Since the Riders Alliance began organizing in the spring of 2012, we’ve won significant campaign victories throughout the city. These wins include:
Tax-Free Transit Benefits
Riders Alliance members worked with City Council Member Dan Garodnick and pro-transit allies in the Council to pass legislation that will help an additional 450,000 New Yorkers access cost savings with pre-tax transit benefits. According to our analysis, the average New Yorker earning the median income could save as much as $443 every year with transit benefits–but hundreds of thousands of New Yorkers can’t access that tax savings because their employers don’t provide them with an opportunity to set aside funds. Our bill requires firms that employ 20 or more New Yorkers to allow them to set aside pre-tax income to pay for transit–a win-win-win for employers, riders and public transportation. The City Council passed Council Member Garodnick’s bill in October 2014, and Riders Alliance members were proud to join Mayor de Blasio to sign the bill into law that month. Now we are working with the City to implement the legislation, which goes into effect on January 1, 2016.
Improved G train service:
Our members began organizing for better G train service in the fall of 2012. With the leadership of State Senators Daniel Squadron and Martin Dilan, we requested that the MTA conduct a Full Line Review of the G train–and then while the MTA conducted its study, we kept the pressure on with rider outreach, media campaigns and even a tongue-in-cheek “G Train Workout Plan” exercise video.
The MTA released its review in summer 2013, and we won the following improvements: 25% more G train service in the afternoon and evening; reduced crowding in the morning because the MTA will space trains at even intervals; and clear signs on the platform that indicate where the four-car train will stop.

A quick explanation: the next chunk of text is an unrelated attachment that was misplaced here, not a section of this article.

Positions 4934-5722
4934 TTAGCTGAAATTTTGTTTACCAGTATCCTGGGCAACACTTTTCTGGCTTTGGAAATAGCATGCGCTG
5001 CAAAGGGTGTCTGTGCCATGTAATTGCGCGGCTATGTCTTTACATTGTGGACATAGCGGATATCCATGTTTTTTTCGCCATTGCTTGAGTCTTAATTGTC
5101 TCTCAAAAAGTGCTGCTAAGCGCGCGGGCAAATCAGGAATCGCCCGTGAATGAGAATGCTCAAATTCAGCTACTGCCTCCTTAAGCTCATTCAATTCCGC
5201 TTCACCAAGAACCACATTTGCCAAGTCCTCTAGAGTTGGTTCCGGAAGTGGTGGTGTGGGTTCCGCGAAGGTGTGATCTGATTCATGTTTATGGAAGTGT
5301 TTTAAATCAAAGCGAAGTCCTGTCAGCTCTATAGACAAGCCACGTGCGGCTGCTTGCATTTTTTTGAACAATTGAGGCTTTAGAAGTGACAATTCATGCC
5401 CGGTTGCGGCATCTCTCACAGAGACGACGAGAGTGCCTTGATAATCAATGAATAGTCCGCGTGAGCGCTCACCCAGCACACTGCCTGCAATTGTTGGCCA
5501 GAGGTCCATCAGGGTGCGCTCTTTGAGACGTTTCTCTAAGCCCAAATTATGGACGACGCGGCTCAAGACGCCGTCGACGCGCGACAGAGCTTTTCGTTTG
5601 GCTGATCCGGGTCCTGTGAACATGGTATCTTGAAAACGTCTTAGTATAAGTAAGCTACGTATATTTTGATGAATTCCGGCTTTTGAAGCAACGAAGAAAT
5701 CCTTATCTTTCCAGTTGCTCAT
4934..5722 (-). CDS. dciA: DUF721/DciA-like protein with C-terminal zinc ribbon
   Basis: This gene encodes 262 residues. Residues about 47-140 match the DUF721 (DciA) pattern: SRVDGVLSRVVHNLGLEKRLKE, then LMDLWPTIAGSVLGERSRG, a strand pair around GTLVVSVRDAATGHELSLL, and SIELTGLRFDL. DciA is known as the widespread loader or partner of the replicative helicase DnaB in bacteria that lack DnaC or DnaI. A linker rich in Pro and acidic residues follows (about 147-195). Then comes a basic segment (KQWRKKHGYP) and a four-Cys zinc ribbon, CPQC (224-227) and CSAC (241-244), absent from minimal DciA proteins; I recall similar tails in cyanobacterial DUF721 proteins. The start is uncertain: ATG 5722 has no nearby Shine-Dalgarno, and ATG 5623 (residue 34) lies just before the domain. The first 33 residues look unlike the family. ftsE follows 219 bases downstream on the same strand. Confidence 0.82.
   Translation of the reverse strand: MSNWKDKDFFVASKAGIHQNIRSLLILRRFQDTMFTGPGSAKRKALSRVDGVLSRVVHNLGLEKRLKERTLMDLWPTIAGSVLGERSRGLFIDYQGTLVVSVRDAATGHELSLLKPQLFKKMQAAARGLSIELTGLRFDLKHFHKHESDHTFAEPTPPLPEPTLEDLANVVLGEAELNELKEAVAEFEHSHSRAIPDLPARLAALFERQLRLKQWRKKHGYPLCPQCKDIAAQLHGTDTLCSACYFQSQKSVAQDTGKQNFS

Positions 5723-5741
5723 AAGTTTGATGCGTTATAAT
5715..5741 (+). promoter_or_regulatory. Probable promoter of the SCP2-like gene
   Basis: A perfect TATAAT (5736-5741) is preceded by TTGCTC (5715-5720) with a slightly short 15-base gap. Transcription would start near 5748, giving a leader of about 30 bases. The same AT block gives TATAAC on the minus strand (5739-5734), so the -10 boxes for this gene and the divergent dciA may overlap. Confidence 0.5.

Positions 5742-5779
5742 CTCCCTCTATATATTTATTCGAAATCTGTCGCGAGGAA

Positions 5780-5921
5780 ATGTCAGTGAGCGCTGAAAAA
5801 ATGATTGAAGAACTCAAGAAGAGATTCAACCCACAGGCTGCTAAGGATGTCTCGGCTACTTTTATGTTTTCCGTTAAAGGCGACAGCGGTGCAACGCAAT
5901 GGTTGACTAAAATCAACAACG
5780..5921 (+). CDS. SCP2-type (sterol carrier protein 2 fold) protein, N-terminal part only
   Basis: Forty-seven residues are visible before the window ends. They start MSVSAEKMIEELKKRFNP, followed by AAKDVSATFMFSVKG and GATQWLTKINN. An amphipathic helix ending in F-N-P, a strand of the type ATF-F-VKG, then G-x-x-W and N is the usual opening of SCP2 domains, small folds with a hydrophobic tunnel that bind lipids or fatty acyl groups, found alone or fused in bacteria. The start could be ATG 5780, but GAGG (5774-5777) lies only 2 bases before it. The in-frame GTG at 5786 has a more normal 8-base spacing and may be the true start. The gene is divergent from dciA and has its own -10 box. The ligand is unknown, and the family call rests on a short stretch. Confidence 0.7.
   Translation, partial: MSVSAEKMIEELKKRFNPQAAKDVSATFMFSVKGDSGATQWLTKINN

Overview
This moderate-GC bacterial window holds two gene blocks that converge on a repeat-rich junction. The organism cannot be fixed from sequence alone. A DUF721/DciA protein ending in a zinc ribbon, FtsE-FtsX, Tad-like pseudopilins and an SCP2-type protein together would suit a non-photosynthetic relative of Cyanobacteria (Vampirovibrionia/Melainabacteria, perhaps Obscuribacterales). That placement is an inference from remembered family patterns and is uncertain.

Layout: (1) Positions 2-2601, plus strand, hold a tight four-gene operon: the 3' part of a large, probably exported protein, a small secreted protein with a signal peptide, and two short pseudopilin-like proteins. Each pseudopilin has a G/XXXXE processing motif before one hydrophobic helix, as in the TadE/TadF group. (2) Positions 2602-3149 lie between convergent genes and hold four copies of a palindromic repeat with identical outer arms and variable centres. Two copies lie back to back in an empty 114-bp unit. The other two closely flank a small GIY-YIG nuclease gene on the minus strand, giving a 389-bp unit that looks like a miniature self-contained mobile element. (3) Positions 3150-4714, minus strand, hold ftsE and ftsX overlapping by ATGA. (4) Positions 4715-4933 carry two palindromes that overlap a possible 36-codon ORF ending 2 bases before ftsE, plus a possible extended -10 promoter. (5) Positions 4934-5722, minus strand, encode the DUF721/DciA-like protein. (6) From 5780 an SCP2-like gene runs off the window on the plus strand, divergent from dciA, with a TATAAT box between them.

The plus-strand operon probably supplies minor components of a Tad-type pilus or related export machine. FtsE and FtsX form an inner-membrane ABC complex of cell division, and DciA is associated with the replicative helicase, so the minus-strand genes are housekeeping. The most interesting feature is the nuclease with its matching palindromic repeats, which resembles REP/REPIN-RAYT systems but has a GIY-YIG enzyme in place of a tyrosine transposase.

Better buses and train stations in Astoria and Long Island City:
In the winter of 2012, Riders Alliance members surveyed bus riders about their experiences and documented conditions at N/Q train station in Western Queens. With our grassroots membership team, we advocated for “50 Fixes” to N/Q train stations and improved bus service. In the summer of 2013, and with the leadership of State Senator Michael Gianaris and other local elected officials, we won: activation of an N/Q train audio announcement system that lets riders know when to expect the next train, repairs to every N/Q station in Astoria, and increased bus service on the Vernon Blvd. Q103 bus.
18 million dollars for service restorations:
New York State’s 2013 budget included $40 million in unexpected funds for the MTA, due to increased tax revenue from a recovering economy, and we worked to guarantee that riders would see direct benefits from the additional funds. Working with the Straphangers Campaign and a broad coalition of elected officials from all five boroughs, we pushed the MTA to use the additional funds to restore bus and subway service levels that had been reduced during the economic downturn. In its proposed 2014 budget, the MTA agreed to increase service levels by $18 million annually.
Better bus and subway service during R and G train tunnel closures:
When the MTA announced that it were closing R and G train tunnels for Superstorm Sandy-related repairs, the Riders Alliance helped form the Subway Tunnel Closure Working Group. Working with transit advocates, elected officials and community groups, we pushed the MTA to accommodate the hundreds of thousands of subway riders who would have longer, more crowded commutes during this extended period of tunnel construction. The MTA responded to our advocacy and in the fall of 2013 we won: 25% more service on the X27 express bus from Bay Ridge to Lower Manhattan, “gap trains” to add service in the event of delays on the 4/5/D/N/R lines, the restoration of the B37 bus in Bay Ridge to Downtown Brooklyn, and a guarantee that construction on the G train would not coincide with construction on the nearby 7 and L trains.